Indian textiles sector needs to refocus and concentrate on value addition. Textile industry in India is in distress due to sluggishness in yarn uptake by the upstream sectors. The ongoing trade war between the United States and China is having its own effect on the manufacturing and textile sectors in India. Cotton availability situation, manufacturing cost and slowing of yarn export are some of the factors that are negatively affecting the industry.
While cotton prices are showing a declining trend since this June, spinning industry is not enthused in buying cotton at the present time. The 30-mm cotton that used to be priced at Rs 47,000 to 48,000 per candy (about 356 kg) few months back, today is priced around Rs 44,000 per candy, which should interest mills to buy and stock. Lack of cotton yarn buying by the upstream sector in India has put enormous pressure on the spinning industry and allied sectors such as textile machinery.
“Yarn demand is not there,” stated S K Nanjappan, Managing Director of Coimbatore-based Kanaka Lakshmi Mills Pvt Ltd, who has been in the textile field for 50-years. Nanjappan disclosed many valuable points worth considering. Indian domestic market is saturated and hence value-addition focusing on technical products and export market is needed. He highlighted how his company started moving away from fashion and commodity textiles in the year 2000. Today, his weaving mill manufactures 400,000 square meters of woven cloth per month that goes into making base cloth for abrasives, showcasing the positive aspect of diversification. He is still exploring various options to take his company into technical textiles industry.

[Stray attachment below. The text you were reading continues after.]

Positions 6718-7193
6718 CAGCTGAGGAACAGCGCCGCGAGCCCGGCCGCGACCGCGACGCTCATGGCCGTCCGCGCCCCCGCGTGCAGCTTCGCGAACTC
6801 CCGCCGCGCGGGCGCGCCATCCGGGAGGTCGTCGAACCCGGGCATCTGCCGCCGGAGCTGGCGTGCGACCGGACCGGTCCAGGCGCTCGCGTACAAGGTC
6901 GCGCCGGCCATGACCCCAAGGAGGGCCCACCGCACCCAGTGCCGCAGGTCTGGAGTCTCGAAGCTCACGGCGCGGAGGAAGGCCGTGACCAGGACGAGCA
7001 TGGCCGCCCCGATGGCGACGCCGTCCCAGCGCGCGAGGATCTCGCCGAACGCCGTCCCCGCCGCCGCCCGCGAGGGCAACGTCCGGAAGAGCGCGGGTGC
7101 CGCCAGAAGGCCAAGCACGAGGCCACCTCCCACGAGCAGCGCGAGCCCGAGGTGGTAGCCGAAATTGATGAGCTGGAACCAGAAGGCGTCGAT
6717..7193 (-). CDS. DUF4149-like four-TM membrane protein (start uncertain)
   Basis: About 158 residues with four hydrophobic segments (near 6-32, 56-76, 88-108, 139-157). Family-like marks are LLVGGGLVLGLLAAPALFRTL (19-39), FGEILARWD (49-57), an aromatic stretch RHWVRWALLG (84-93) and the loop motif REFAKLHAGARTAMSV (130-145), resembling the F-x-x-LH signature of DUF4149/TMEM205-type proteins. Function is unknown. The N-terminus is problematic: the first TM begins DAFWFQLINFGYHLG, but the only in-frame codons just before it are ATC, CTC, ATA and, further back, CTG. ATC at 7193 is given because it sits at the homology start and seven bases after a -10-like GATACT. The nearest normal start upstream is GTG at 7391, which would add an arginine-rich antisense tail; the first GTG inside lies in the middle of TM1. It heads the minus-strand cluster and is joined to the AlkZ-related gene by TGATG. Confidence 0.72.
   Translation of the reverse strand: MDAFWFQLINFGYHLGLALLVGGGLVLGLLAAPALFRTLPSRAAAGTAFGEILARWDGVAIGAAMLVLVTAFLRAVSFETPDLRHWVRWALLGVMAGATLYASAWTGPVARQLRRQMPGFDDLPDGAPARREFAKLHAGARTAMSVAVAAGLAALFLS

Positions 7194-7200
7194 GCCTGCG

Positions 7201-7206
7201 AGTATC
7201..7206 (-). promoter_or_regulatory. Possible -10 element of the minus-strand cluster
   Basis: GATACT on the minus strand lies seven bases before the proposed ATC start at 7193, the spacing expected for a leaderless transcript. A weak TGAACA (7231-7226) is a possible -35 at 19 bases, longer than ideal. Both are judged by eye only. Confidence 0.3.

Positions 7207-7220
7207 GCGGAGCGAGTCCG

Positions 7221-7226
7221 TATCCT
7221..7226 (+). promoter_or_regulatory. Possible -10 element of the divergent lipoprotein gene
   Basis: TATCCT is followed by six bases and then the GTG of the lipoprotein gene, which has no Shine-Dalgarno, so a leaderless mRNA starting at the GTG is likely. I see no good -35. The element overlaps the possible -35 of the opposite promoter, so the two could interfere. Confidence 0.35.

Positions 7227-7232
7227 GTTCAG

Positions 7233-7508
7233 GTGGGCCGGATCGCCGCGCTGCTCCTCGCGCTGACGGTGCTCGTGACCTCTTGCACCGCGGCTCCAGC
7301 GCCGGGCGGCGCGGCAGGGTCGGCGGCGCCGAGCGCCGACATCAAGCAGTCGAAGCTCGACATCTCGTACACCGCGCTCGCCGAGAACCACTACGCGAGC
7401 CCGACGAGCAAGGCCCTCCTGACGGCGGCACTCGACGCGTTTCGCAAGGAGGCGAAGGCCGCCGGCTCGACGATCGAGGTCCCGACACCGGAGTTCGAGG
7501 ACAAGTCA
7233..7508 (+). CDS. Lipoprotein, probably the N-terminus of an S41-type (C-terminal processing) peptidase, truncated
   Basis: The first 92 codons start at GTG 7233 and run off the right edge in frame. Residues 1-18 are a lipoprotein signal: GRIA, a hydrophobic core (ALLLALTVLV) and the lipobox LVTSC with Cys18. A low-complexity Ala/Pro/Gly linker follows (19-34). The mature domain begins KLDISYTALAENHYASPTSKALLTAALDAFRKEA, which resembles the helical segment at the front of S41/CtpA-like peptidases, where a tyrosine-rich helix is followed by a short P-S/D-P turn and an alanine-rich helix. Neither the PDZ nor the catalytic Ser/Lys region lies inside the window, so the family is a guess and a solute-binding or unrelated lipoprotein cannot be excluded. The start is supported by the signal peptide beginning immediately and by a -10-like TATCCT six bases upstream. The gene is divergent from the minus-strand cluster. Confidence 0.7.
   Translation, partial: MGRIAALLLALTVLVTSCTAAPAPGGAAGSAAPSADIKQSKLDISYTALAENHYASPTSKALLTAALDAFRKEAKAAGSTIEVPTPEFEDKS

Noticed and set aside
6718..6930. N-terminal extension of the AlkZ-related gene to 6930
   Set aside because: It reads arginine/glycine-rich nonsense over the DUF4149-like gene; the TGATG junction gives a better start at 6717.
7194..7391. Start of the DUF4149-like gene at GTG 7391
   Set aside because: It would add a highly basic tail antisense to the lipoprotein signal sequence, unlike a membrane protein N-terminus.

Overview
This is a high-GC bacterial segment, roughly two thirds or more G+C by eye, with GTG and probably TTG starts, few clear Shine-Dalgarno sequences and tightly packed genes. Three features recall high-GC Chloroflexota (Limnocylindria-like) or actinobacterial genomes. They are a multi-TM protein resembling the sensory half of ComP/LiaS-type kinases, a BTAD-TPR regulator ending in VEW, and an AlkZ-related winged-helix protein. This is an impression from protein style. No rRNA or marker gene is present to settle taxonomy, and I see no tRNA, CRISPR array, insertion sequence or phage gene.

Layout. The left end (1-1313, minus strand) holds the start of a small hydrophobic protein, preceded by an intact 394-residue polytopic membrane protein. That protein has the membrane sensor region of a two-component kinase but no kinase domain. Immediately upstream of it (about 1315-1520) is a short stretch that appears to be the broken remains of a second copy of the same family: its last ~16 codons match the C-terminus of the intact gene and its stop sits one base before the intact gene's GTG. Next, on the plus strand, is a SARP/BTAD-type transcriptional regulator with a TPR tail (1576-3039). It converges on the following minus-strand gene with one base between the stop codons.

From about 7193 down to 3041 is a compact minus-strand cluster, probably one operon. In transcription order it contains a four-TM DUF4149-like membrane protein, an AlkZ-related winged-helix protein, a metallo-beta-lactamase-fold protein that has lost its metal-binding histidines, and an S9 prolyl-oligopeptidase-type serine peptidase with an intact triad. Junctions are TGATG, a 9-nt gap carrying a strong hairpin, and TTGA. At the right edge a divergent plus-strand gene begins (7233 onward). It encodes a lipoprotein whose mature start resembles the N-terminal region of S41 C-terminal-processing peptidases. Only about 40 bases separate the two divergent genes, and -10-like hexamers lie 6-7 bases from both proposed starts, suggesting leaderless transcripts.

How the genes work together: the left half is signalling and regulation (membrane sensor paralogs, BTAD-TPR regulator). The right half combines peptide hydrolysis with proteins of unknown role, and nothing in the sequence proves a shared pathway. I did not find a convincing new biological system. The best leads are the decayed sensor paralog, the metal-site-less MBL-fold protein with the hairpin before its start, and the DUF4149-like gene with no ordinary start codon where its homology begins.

“Cotton yarns are selling at a much lower price than last year, thus squeezing margins and forcing production shutdown,” stated Velmurugan, general manager of a 70,000 ring spindle mill in Aruppukottai, South India. China factored heavily in his views on the slowdown of the Indian textile sector. He is convinced that value-addition is the need of the hour. He stated that Indian spinning sector is a world leader, however, upstream sectors such as processing and technical textiles sectors need enhancement. He insisted that Indian government needs to support export by boosting incentives to capture high-end markets.
The cotton yarn situation has forced one day/week mandatory factory closures in some regions in India and idling about 30 per cent of the total spinning capacity in India. Indian textile and manufacturing industry needs an uptick. “Indian industry, not only the textile sector is in a wait and watch mood,” stated textile industry veteran Nanjappan.